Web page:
Foreign relations of Finland - Wikipedia
The European Union's relations with Russia are, from Finland's point of view, a key external policy issue, and one where Finland has both important interests at. How Finland is represented in the different EU institutions, how much money it gives and receives, its political system and trade figures. its consent to Åland's membership of the EU. Åland's relationship with the Union is regulated in a protocol containing special provisions for purchasing of real.
This underlines the partial role that the elections played in the pre-run-up to the national parliamentary elections. The deepening or lessening of the integration of the European Union was also a topic in party campaigns, with moderate eurosceptic themes raised primarily by the populist opposition Finns Party.
However, the confrontation between pro- and anti-integration turned out to be mild, with the Finns Party softening their previously sharper criticism.
Finland – EU Watch
The Finns Party rose to their current political position with a landslide victory in the parliamentary elections with euroscepticism as one of their key themes, becoming the third largest party in the Finnish parliament.
This is seen as a move to make the party a more likely partner in the government after the next parliamentary elections in Finland. Other major parties which gravitated towards eurosceptic policies in order to please the voters they had lost to the Finns Party after the parliamentary elections, have mainly reverted to pro-European lines.
In addition to the Finns Party, there were also a couple of smaller parties with more aggressive eurosceptic and nationalistic agendas that had candidates running in the European Parliamentary elections, but they remained too small to sway public opinion significantly. In other respects, the Finnish political parties are mainly pro-European. While the government parties, especially the National Coalition, have previously fared well in the European parliamentary elections in Finland, in this election some of the parties in government were clearly punished by voters.
The National Coalition Party consequently managed to retain their three seats, probably thanks to their pro-European supporter base, which is more likely to vote in the European elections and less inclined to use them as a protest arena.
Overt alliance with Germany was not possible due to the result of the First World War, but in general the period of to was characterised by economic growth and increasing integration to the Western world economy. Relations with Soviet Russia from to were icy; voluntary expeditions to Russia called heimosodat ended only infour years after the conclusion of the Finnish Civil War.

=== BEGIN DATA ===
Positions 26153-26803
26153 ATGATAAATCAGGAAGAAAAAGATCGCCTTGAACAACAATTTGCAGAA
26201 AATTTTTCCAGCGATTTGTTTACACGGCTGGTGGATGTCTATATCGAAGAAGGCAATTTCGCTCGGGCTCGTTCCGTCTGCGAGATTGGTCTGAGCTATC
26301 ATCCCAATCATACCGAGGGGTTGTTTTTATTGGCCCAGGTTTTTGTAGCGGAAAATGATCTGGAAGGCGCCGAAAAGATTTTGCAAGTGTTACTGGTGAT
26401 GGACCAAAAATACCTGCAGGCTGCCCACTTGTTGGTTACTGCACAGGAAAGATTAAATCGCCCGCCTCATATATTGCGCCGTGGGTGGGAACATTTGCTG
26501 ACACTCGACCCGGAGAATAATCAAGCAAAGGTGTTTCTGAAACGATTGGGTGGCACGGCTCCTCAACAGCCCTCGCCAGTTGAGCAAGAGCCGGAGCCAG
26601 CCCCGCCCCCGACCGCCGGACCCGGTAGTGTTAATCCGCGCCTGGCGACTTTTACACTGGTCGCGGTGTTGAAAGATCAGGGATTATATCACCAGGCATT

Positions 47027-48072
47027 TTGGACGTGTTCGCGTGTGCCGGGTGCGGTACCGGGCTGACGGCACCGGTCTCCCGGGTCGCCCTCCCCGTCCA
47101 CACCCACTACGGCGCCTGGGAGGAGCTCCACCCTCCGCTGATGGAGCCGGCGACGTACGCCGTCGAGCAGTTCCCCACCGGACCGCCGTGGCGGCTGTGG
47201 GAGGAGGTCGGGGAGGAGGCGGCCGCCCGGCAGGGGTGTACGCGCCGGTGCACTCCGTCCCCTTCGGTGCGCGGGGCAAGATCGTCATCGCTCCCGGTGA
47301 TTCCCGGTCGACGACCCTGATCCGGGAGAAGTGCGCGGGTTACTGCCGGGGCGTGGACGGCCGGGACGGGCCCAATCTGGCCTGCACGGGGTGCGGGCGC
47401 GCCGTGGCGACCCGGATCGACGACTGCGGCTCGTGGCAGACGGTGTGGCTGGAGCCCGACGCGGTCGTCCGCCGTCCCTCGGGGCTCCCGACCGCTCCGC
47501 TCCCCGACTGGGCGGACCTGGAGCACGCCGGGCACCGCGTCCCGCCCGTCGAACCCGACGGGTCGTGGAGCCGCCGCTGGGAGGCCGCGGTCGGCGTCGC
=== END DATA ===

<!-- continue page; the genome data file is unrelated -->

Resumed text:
However, attempts to establish military alliances were unsuccessful. Thus, when the Winter War broke out, Finland was left alone to resist the Soviet attack.
Later, during the Continuation WarFinland declared "co-belligerency" with Nazi Germany, and allowed Northern Finland to be used as a German attack base.
The peace settlement in with the Soviet Union led to the Lapland War inwhere Finland fought Germans in northern finland From the end of the Continuation War with the Soviet Union in untilthe policy was to avoid superpower conflicts and to build mutual confidence with the Western powers and the Soviet Union.
Although the country was culturally, socially, and politically Western, Finns realised they had to live in peace with the USSR and take no action that might be interpreted as a security threat.
The dissolution of the Soviet Union in opened up dramatic new possibilities for Finland and has resulted in the Finns actively seeking greater participation in Western political and economic structures.
With EU membership, Finland finally punches above its weight
The popular support for the strictly self-defensive doctrine remains. However, because the constitution still stipulates only that the President leads foreign policy and the government internal policy, the responsibility over European Union affairs is not explicitly resolved.
Implicitly this belongs to the powers of the government. In a cohabitation situation as with Matti Vanhanen 's recent second government right-wing government and left-wing President Tarja Halonenthere can be friction between government ministers and the president. The arrangement has been criticised by Risto E.
Finland joined the United Nations in and the European Union in